We had the pleasure of hosting 10 delegates for a College of Paramedics CPD event this week - the topic was Paediatric Resuscitation. The morning started with some resuscitation reminders and a short discussion on clinical human factors.
Of the 10, there was a good mix of students and registrants from a variety of different NHS Trusts. All worked on frontline for the ambulance service.
A couple of interesting findings from the mornings discussion:
Our intention for the day was for delegates to leave with increased confidence in managing paediatric emergencies, this would be achieved using our immersive interactive classrooms.
From a human factors point of view, it was beneficial to understand from the beginning that none of the group have done any paediatric assessment or post-registration courses. It meant that there were no assumptions made about abilities within the group, so that they could enter each scenario knowing that there skill levels were fairly similar.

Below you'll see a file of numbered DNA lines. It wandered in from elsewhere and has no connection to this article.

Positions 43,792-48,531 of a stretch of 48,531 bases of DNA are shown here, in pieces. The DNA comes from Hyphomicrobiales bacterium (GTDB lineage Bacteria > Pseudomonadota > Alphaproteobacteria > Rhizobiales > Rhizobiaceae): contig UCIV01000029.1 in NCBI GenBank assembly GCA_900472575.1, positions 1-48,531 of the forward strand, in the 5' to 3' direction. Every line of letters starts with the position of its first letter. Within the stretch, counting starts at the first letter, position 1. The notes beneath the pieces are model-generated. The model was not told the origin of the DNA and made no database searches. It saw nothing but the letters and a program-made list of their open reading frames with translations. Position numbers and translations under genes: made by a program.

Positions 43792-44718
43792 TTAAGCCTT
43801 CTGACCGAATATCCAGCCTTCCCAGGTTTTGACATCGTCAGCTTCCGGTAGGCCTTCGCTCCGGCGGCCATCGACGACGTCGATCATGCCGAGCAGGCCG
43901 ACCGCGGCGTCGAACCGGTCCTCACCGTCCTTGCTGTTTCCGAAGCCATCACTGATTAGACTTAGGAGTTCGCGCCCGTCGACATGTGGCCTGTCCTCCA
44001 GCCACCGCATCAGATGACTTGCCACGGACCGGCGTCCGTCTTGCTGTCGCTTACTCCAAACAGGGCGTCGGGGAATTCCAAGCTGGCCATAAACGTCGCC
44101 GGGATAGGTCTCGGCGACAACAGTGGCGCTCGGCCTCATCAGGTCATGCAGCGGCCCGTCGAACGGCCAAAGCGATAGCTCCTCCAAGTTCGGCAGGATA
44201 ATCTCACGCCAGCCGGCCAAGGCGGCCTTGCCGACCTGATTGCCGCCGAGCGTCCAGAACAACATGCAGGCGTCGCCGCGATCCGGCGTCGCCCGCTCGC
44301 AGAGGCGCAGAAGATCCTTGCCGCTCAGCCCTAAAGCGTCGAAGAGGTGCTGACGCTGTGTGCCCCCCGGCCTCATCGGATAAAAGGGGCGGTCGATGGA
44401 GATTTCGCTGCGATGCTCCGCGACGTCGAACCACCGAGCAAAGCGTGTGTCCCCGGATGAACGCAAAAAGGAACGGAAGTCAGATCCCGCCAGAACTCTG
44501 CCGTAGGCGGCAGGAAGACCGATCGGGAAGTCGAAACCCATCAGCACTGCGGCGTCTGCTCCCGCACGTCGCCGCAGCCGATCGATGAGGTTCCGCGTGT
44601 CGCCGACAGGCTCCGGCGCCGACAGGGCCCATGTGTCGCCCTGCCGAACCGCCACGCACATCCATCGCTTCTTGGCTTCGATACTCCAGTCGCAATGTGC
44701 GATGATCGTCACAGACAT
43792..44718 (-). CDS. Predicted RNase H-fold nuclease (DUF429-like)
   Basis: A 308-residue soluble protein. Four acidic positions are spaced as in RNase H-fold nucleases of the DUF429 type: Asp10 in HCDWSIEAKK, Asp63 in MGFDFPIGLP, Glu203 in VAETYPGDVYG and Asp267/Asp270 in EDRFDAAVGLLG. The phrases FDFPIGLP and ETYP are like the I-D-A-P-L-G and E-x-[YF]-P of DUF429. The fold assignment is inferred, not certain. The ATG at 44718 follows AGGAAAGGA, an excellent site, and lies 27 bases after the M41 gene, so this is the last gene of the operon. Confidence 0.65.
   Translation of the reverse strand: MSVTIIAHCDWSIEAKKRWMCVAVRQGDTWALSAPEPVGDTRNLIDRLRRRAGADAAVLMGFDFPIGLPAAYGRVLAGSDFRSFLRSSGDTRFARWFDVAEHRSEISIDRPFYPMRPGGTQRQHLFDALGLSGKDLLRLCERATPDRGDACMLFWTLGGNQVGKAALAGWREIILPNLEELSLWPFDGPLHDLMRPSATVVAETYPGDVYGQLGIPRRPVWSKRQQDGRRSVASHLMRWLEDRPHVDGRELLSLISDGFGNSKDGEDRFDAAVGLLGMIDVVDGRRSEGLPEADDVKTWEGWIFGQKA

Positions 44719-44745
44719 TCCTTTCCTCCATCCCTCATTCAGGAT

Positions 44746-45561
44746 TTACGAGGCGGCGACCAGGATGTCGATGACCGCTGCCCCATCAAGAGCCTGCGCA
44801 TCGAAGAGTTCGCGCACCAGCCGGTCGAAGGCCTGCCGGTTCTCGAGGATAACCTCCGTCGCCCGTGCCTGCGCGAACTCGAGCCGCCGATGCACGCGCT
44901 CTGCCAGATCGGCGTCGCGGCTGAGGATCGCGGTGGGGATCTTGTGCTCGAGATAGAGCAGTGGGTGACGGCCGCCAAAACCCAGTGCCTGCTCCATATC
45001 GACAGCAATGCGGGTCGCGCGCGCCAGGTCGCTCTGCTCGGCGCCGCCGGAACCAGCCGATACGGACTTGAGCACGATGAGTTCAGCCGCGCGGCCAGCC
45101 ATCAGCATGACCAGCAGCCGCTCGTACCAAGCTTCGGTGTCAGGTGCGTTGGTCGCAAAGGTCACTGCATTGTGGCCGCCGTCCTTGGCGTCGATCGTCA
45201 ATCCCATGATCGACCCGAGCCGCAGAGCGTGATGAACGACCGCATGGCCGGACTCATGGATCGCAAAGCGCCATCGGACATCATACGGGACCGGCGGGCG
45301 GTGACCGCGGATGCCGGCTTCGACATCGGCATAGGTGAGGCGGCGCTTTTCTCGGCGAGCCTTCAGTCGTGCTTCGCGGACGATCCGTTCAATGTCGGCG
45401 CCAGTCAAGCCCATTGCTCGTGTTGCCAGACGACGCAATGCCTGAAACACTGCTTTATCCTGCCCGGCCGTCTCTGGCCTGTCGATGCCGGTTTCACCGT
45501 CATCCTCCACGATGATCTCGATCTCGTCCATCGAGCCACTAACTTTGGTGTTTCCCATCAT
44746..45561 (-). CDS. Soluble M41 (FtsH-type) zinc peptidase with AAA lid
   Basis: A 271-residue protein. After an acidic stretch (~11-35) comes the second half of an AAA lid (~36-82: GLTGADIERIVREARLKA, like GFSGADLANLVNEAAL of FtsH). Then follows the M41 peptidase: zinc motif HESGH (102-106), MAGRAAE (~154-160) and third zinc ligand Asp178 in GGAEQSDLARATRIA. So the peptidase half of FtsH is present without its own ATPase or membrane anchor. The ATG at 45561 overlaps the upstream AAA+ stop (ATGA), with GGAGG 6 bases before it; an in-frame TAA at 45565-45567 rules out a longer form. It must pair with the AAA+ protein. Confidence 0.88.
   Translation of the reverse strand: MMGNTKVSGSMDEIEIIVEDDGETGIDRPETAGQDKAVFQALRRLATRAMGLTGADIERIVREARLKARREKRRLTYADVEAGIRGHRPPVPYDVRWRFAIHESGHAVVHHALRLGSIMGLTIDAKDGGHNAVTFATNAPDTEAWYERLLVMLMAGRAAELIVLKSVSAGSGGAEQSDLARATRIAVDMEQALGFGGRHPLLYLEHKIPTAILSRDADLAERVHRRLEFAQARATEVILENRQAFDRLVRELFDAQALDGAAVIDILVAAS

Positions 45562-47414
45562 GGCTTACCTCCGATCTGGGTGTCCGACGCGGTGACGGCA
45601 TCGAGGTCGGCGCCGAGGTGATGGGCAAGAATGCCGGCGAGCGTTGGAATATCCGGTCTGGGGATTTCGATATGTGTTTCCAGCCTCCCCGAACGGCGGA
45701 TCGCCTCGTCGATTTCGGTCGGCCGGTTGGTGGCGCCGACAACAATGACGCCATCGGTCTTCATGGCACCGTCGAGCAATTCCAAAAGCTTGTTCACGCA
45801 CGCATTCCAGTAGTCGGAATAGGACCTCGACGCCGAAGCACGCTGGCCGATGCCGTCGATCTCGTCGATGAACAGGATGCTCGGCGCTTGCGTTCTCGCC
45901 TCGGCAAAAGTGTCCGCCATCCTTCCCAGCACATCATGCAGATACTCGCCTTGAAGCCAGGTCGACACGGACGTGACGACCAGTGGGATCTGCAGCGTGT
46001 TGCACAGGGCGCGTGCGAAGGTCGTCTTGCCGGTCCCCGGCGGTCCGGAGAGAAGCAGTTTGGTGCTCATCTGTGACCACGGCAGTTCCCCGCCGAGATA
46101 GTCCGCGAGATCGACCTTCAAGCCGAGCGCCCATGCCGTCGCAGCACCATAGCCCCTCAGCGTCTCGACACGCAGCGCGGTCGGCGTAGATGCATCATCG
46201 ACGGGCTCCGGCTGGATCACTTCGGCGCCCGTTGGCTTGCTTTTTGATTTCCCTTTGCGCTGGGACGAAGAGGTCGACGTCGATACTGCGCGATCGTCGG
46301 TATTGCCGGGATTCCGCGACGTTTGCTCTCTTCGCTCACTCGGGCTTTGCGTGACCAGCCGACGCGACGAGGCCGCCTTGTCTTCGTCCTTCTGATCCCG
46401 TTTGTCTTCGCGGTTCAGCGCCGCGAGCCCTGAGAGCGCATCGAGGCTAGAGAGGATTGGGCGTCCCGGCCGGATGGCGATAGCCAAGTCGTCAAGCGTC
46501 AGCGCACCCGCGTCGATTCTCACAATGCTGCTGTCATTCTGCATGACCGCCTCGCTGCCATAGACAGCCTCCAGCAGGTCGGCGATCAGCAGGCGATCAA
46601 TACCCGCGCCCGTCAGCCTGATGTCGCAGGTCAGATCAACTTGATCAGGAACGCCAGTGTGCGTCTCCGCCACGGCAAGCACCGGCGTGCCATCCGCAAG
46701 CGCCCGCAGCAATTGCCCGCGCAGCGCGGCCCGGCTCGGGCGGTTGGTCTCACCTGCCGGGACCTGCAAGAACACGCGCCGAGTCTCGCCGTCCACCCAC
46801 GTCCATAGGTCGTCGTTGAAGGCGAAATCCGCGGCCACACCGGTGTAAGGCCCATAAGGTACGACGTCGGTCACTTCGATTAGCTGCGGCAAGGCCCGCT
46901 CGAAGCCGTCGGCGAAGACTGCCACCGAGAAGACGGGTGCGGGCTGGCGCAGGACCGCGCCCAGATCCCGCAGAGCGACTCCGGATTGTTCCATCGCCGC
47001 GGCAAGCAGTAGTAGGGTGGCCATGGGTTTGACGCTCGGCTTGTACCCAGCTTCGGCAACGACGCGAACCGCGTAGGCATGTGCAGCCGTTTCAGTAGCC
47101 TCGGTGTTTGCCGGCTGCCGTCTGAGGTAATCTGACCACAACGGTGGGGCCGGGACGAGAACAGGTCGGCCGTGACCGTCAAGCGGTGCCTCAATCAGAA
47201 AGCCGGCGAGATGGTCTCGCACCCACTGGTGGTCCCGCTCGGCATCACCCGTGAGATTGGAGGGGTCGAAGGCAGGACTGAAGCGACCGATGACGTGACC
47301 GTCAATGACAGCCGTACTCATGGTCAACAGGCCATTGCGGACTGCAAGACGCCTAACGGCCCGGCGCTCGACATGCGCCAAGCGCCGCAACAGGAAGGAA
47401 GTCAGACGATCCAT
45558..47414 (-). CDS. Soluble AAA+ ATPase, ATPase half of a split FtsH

This left us somewhat confused...
With lots of emphasis on ALS assessments to gain employment (usually, if not always on adults) we should, and so, expect Paramedics to be very good at it. For the most part, we are (for adults) but two reports (Jewkes, 2001 and Houston & Pearson, 2010) highlighted some years ago that paediatric education was lacking and that it was highly likely an ambulance person with no specific paediatric training could attend a child.
And so in 2016, it seems that those findings may still be the case. Now we just had a snapshot of 10 people, so I would be interested to understand what happens where you work. Please comment on the blog posts, but I'd like to survey the College membership later this year to get a more significant picture from across the country.
Academy Director and Paramedic
Jewkes F. Current topic: Prehospital emergency care for children. Arch Dis Child [Internet]. 2001 Feb 1 [cited 2015 Jul 13];84(2):103–5. Available from: http://adc.bmj.com/content/84/2/103.full
Houston R, Pearson GA. Ambulance provision for children: a UK national survey. Emerg Med J [Internet]. 2010 Aug 1 [cited 2015 May 2];27(8):631–6. Available from: http://emj.bmj.com/content/early/2010/05/31/emj.2009.088880